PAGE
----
In June 2009 and the UK Government launched the £300m car scrappage scheme, designed to boost demand for

new cars. In March 2010 the UK Government announced a £270m loan to the European part of GM(General Motors) to help the carmaker’s two Vauxhall plants in the UK and those of Opel in Europe.

Discuss the arguments for and against Government intervention to support UK businesses.
Government intervention involves the government making changes in the business environment mainly to correct a market failure, to achieve a fairer distribution of wealth & income or to improve the performance of the economy. Some people argue that government intervention is vital and without it the economy may collapse. I will now discuss some arguments for government intervention. One of the biggest reasons for the government to intervene would be to stop companies that have a monopoly becoming too powerful and suppressing competition therefore restricting customer choice. A monopoly in the UK is a business with a market share larger than 25%, these firms have great amounts of market power which is often abused in one way. This abuse is mainly aimed at competitors to make it harder for them to compete in the particular market. This therefore gives the consumers less choice so the large firm will be able to charge higher prices and provide a less than adequate service. But by the government intervening & allowing more competition into the market this stops exploitation of customers by firms that once had a monopoly as it will stop them charging too much due to other firms willing to charge less. A number of competitive legislation acts were passed in order to balance competition; the Monopolies & Restrictive Practises Act 1948 and the Monopolies & Mergers Act 1965 were both designed to block business deals & mergers against the public interest. Also the Fair Trading Act 1973 set up various official bodies such as OFGAS & OFGEM(for the gas & electricity markets) to monitor what businesses did if they have over 25% market share. And the Competition Act 1998 was introduced to match EU law and control anti competitive actions by various firms.

A business that was affected by the government deciding it was too powerful was British Gas. As British Gas had a monopoly in the gas market during 1996, in preparation for the opening of the gas supply markets to more competition, the government through OFGEM decided to make the company divide into 5 divisions so other companies could enter the market such as npower, E.ON UK, and EDF energy. Then in 1997 British Gas was demerged into two companies: Centrica- owing the rights of the British Gas name inside the UK, and BG group- having the rights of the British Gas name outside the UK. However government intervention at times may fail, this can be seen in the situation when Centrica(owner of British Gas in the UK) decided to raise it’s prices by 35%, this was mainly due to it’s power in the market & lack of serious competition, also OFGEM was partly at fault as they failed to effectively increase competition in the gas & electricity market. Another reason for government intervention could be to attract large multi national firms to operate in the country in order to create more jobs for the local community and to promote the production of a specific ‘good’ product that may be more environmentally friendly, for example recently the UK government backed Nissan to start production of it’s ‘Leaf’ electric car in Nissan’s Sunderland plant with a £20.7 million grant, this not only will create an extra 350 jobs at the Sunderland plant but will also be producing 50,000 environmentally friendly battery powered cars a year promoting the ‘green image’ in the UK. A similar situation occurred around the same time of the Nissan agreement, the government decided to back Ford with £13.4 million in producing low carbon engines at their Bridgend plant, the main purpose behind this was to ‘safeguard’ some 2,800 skilled jobs at the Bridgend plant and various other Ford research centres & factories around the UK. Government intervention can also be very useful to badly affected industries during recessions in an attempt to boost sales of businesses in that particular industry to improve the performance of the economy. An example of this can be seen from the recent recession, in June 2009 the UK government introduced a £300 million car scrappage scheme which was designed to boost demand for new cars, which was a great success, as figures have shown UK car production increased sharply this February, rising 62.7% on the same month last year. However this had a massively negative effect on used car sales in the UK as most potential buyers were induced through the scrappage scheme offered by the government so used car sales fell dramatically from June last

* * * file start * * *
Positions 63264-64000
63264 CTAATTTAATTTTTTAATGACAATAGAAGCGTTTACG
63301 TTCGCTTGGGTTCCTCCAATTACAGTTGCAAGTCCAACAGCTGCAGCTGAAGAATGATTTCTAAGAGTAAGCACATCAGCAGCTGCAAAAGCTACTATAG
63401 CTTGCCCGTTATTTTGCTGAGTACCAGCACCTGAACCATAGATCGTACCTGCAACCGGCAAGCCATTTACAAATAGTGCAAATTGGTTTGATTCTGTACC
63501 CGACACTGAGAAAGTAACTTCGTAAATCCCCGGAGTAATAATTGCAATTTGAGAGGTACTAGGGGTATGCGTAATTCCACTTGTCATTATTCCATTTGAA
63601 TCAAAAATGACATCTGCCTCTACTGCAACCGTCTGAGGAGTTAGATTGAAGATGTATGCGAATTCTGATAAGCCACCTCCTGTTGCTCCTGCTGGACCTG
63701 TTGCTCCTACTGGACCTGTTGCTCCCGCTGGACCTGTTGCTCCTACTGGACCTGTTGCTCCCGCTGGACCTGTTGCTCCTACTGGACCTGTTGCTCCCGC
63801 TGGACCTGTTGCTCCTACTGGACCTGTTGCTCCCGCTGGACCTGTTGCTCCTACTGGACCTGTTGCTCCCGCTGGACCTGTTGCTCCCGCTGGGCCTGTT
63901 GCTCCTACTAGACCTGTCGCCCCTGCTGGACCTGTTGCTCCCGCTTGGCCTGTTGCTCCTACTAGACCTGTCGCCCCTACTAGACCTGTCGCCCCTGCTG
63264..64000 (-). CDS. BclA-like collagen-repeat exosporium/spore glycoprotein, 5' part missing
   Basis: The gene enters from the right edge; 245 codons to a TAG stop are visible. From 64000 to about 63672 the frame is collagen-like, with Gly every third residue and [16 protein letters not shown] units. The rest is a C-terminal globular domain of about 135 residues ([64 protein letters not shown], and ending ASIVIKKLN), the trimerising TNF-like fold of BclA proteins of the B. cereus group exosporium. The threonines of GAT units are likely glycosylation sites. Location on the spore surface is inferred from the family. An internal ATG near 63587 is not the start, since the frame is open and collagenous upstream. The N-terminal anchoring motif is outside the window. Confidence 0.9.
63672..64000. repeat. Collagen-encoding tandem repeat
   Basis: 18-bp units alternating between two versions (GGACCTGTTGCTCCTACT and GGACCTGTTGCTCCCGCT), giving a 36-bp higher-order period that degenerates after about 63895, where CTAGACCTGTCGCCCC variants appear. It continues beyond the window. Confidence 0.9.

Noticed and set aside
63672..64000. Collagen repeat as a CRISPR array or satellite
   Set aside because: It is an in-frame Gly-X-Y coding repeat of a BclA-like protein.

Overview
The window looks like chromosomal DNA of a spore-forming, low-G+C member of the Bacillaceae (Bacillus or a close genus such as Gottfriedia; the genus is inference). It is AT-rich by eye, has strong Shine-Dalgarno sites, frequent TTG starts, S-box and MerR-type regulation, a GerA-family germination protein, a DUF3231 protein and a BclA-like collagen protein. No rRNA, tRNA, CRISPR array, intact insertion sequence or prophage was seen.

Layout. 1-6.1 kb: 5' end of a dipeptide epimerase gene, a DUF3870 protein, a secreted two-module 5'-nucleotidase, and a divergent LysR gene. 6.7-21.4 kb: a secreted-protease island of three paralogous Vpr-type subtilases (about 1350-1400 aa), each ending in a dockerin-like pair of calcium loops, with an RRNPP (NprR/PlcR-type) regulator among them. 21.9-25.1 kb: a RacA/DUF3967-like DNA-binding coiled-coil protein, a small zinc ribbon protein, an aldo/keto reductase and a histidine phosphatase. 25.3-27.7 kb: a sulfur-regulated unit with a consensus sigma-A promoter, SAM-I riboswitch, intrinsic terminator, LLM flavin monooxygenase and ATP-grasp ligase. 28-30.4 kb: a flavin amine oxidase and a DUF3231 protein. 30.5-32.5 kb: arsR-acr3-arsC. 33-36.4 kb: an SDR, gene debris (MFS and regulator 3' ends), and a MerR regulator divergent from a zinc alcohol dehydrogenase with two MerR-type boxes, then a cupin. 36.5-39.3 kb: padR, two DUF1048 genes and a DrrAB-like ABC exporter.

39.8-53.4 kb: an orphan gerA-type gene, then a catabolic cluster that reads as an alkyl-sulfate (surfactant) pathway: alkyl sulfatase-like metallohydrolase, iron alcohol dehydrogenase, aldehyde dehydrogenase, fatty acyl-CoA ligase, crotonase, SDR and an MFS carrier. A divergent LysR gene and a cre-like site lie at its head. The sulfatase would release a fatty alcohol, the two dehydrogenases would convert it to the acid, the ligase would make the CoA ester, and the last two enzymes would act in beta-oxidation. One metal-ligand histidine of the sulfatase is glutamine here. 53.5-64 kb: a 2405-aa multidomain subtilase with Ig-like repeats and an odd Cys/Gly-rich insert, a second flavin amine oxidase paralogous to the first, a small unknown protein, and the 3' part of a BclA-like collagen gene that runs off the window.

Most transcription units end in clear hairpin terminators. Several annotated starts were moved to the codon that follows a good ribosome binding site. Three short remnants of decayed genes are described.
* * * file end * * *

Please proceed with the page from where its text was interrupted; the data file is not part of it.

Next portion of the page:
year to March this year as more people preferred to scrap their old car & get a new one, also with fewer older cars on the road this makes it incredibly more expensive for people to buy a cheap ‘runabout’ car, and another point on this is it is still increasingly difficult to obtain finance on a new car(impacting the consumer greatly), no matter how much the discount is, so if the banks won’t lend then there is no money to spend. Another point for government intervention is that the government may want to protect a national firm to secure it’s continual operation, this happened recently to General Motors- the owners of Opel & Vauxhall in the UK as the UK government provided them with a £270 million loan guarantee, this was mainly to help secure the future operation of Vauxhall plants in the UK. Another point against government intervention could be that it takes away control from a particular business, not allowing some proposed actions to be carried though that could in turn lead to a decline in sales & revenue. This could be linked to Microsoft’s continuous battles for patents, in 2008 they applied for a page up or page down single keystroke patent which was refused. And the main reason against government intervention is the possibility of it crippling the economy, if the government intervenes too much, giving away more & more loans, this could inevitably increase tax, affecting everyone as this puts the government further into debt, this can be closely compared with banks just before the recession of 2008 when they were giving out more loans than they could handle in which a lot of them could not be repaid. Also it can be argued that government intervention is not very effective in the short term as it may take the government a great amount of time to actually make proposed changes due to the government’s lack of knowledge of that particular industry or business. To conclude I believe that government intervention is important mainly because of company size limitations & competitiveness. As discussed previously it is important to have a range of competitors in a market to give consumers more choice and stop one business from having a monopoly and charging whatever prices they want. By Semon Blanchard